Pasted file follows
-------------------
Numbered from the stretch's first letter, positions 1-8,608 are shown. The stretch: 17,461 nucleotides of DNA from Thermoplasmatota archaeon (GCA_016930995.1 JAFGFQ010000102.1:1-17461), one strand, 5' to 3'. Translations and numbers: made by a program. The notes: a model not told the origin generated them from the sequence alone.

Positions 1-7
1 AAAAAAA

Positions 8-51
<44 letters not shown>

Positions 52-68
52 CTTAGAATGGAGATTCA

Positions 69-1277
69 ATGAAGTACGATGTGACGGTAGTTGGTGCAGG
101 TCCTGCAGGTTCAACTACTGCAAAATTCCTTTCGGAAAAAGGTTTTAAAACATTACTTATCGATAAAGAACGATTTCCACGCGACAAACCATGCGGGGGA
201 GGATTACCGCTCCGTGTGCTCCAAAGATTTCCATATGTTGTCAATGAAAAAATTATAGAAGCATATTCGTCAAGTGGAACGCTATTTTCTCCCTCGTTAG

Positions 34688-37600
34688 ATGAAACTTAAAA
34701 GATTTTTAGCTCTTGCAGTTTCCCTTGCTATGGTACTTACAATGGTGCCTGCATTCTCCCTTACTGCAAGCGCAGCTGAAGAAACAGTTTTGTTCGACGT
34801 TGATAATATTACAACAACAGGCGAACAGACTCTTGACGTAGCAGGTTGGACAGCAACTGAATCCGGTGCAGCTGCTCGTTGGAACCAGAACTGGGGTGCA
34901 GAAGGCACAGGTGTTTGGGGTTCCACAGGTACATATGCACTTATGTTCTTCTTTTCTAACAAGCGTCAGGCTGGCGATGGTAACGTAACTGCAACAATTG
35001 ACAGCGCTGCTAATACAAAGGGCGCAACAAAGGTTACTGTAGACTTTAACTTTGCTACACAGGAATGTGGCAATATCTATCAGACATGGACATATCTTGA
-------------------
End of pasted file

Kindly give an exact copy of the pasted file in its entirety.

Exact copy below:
Numbered from the stretch's first letter, positions 1-8,608 are shown. The stretch: 17,461 nucleotides of DNA from Thermoplasmatota archaeon (GCA_016930995.1 JAFGFQ010000102.1:1-17461), one strand, 5' to 3'. Translations and numbers: made by a program. The notes: a model not told the origin generated them from the sequence alone.

Positions 1-7
1 AAAAAAA

Positions 8-51
<44 letters not shown>

Positions 52-68
52 CTTAGAATGGAGATTCA

Positions 69-1277
69 ATGAAGTACGATGTGACGGTAGTTGGTGCAGG
101 TCCTGCAGGTTCAACTACTGCAAAATTCCTTTCGGAAAAAGGTTTTAAAACATTACTTATCGATAAAGAACGATTTCCACGCGACAAACCATGCGGGGGA
201 GGATTACCGCTCCGTGTGCTCCAAAGATTTCCATATGTTGTCAATGAAAAAATTATAGAAGCATATTCGTCAAGTGGAACGCTATTTTCTCCCTCGTTAG

Positions 34688-37600
34688 ATGAAACTTAAAA
34701 GATTTTTAGCTCTTGCAGTTTCCCTTGCTATGGTACTTACAATGGTGCCTGCATTCTCCCTTACTGCAAGCGCAGCTGAAGAAACAGTTTTGTTCGACGT
34801 TGATAATATTACAACAACAGGCGAACAGACTCTTGACGTAGCAGGTTGGACAGCAACTGAATCCGGTGCAGCTGCTCGTTGGAACCAGAACTGGGGTGCA
34901 GAAGGCACAGGTGTTTGGGGTTCCACAGGTACATATGCACTTATGTTCTTCTTTTCTAACAAGCGTCAGGCTGGCGATGGTAACGTAACTGCAACAATTG
35001 ACAGCGCTGCTAATACAAAGGGCGCAACAAAGGTTACTGTAGACTTTAACTTTGCTACACAGGAATGTGGCAATATCTATCAGACATGGACATATCTTGA